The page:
Roads and bridges! What joy. Last week's announcement by President-elect Barack Obama of his massive public works initiative to stimulate the economy won loud applause from me. Not only does the decaying U.S. infrastructure need emergency attention but construction commissions will be far more substantive and enduring than the half-mythical 5 million "green" jobs that Obama was airily promising before the election.
But then I gulped when Obama also pledged educational reform by putting state-of-the-art computers in every classroom. Groan. Computers alone will never solve the educational crisis in this country: They are tools and facilitators, not primary conveyors of knowledge. Packing his team with shiny Harvard retreads, Obama missed a golden opportunity to link his public works project with a national revalorization of the trades. Practical training in hands-on vocational skills is desperately needed in this country, where liberal arts education has become a soggy boondoggle, obscenely expensive and diluted by propaganda and groupthink.
The plurality of moderates and conservatives on Obama's appointments list didn't surprise me, because I never thought he was the flaming radical socialist portrayed on right-wing talk radio (which I listen to and enjoy even when I disagree). As an Obama supporter and contributor, I've been very gratified by his dignified deportment and steadiness at the helm to date. But I must admit to puzzled disappointment with his recycling of Clinton era veterans, who reek of déjà vu. Surely we might have expected a better mix of fresh faces and progressive voices? Obama's team may have underestimated the labyrinthine personal interconnections and habit-worn loyalties of that cliquish crew.
As for Obama's appointment of Hillary Clinton as secretary of state, what sense does that make except within parochial Democratic politics? Awarding such a prize plum to Hillary may be a sop to her aggrieved fan base, but what exactly are her credentials for that position? Aside from being a mediocre senator (who, contrary to press reports, did very little for upstate New York), Hillary has a poor track record as both a negotiator and a manager. And of course both Clintons constantly view the world through the milky lens of their own self-interest. Well, it's time for Hillary to put up or shut up. If she gets as little traction in world affairs as Condoleezza Rice has, Hillary will be flushed down the rabbit hole with her feckless husband and effectively neutralized as a future presidential contender. If that's Obama's clever plan, is it worth the gamble? The secretary of state should be a more reserved, unflappable character -- not a drama queen who, even in her acceptance speech, morphed into three different personalities in the space of five minutes.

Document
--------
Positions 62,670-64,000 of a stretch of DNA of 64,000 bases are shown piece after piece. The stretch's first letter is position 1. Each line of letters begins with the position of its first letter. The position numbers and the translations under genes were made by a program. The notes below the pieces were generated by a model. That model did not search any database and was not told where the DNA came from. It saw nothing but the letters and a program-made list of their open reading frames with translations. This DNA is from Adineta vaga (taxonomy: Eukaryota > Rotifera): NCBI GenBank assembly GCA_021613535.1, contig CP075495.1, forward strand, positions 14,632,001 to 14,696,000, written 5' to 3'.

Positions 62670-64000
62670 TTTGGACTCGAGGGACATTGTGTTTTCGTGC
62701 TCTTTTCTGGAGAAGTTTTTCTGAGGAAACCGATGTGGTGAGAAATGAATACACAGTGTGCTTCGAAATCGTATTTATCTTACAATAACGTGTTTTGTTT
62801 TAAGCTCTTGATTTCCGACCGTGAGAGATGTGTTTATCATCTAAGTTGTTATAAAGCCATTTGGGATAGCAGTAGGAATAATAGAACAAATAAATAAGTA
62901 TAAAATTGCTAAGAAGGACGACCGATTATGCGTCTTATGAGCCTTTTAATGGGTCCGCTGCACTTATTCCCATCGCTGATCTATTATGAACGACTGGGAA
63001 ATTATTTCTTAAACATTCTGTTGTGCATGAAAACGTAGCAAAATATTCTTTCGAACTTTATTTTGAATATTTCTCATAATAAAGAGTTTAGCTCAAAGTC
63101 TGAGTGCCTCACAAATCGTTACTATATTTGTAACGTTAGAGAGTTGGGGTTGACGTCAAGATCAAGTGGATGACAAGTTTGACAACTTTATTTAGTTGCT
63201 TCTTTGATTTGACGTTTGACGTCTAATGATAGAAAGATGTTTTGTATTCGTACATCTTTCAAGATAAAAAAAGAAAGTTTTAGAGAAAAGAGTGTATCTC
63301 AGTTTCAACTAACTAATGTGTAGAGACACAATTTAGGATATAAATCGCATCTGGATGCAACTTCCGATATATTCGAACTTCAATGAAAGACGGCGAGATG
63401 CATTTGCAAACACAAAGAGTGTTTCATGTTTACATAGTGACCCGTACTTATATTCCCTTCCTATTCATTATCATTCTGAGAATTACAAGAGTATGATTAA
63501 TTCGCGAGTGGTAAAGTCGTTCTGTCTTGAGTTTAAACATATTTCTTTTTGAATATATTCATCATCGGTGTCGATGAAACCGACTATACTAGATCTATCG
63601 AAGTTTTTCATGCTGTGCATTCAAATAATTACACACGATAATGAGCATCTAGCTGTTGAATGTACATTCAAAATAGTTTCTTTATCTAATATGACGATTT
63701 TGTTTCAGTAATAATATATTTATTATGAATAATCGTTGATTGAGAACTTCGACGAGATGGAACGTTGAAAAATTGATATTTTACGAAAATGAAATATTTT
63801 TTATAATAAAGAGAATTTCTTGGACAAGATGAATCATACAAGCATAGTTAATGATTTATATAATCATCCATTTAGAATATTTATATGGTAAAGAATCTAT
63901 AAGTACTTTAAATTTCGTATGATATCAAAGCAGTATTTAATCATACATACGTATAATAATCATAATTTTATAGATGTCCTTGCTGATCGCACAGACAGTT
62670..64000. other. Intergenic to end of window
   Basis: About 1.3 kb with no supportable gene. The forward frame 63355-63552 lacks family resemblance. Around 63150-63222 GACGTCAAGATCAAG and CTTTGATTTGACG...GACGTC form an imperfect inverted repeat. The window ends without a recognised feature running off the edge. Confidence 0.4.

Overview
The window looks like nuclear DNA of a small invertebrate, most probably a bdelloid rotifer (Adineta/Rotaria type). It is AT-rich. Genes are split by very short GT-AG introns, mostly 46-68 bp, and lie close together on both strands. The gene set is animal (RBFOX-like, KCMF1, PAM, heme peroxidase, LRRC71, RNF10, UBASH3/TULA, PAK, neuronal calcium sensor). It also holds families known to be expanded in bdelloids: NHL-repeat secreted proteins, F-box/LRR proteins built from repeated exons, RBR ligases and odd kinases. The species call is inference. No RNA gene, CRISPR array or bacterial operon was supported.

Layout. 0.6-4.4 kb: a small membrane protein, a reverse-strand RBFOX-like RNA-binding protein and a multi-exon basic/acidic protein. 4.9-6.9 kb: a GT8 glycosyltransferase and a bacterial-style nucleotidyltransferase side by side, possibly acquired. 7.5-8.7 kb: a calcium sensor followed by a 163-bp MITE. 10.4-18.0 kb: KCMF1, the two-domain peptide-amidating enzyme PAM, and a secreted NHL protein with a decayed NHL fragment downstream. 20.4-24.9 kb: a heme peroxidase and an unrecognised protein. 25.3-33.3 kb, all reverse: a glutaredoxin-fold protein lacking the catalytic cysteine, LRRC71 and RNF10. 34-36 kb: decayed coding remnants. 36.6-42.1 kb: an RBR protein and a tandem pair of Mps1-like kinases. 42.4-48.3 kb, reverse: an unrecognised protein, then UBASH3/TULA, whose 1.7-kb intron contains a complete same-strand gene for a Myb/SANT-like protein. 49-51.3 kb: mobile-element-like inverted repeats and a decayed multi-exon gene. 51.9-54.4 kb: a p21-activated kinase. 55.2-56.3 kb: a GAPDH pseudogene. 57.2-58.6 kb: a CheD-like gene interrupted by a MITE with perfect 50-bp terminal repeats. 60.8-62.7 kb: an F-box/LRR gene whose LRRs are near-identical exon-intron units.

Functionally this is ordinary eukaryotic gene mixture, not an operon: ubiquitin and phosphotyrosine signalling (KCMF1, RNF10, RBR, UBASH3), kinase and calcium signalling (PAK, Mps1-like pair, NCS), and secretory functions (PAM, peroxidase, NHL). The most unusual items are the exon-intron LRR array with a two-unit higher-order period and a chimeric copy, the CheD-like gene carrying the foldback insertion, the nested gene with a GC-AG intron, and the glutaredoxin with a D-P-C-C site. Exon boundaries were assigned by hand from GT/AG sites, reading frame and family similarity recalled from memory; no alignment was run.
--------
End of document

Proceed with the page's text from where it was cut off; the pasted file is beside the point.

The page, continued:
Given Obama's elaborate deference to the Clintons, beginning with his over-accommodation of them at the Democratic convention in August, a nagging question has floated around the Web: What do the Clintons have on him? No one doubts that the Clinton opposition research team was turning over every rock in its mission to propel Hillary into the White House. There's an information vacuum here that conspiracy theorists have been rushing to fill.
Meanwhile, an area where too many in the mainstream media have been oddly AWOL is in the response to the attack on Mumbai, India, two weeks ago by a squad of Pakistan-based terrorists, who killed nearly 200 people. Reaction in the U.S. was somewhat muted because the protracted standoff occurred over the Thanksgiving holiday, when many Americans were traveling or absorbed in family business. But I was troubled by a persistent soft-pedaling of the identification of the attackers as Muslims --as if the mere reporting of that fact would be offensive and politically incorrect.
Because seven years have passed since 9/11 without another attack on native soil, many Americans, particularly urban professionals, seem to have been lulled into a false feeling of security. But jihadism as a world movement -- even if its membership is a tiny fraction of young Muslim men -- will continue to pose a serious threat to every open democratic society over the next century and more. Anyone who has studied ancient history knows that great civilizations, from Egypt and Persia to Rome and Byzantium, broke down in stages separated in some cases by many superficially tranquil decades. Because of the unprecedented fragility of our intertwined power grid and complex transportation system, the technological West is highly vulnerable to sabotage and chaos.
The tragic fate of so many innocent victims in Mumbai deserves our pity. But what should live in special infamy was the ruthless execution of the Lubavitcher rabbi, Gavriel Holtzberg, and his lovely wife, Rivka, who was 5 months pregnant. These were two idealistic young people of obvious warmth and humanity, who sought only to serve. The rescue by their Indian nanny of their orphaned 2-year-old son, Moshe, crying and smeared with his parents' blood, is already legendary. Was this zeroing in on the Chabad Jewish Center in Mumbai about Israel, or was it simply a gruesome eruption of the medieval tradition of anti-Semitism? Why have Muslim organizations, very quick to protest insulting cartoons, been mostly silent about the atrocities in Mumbai?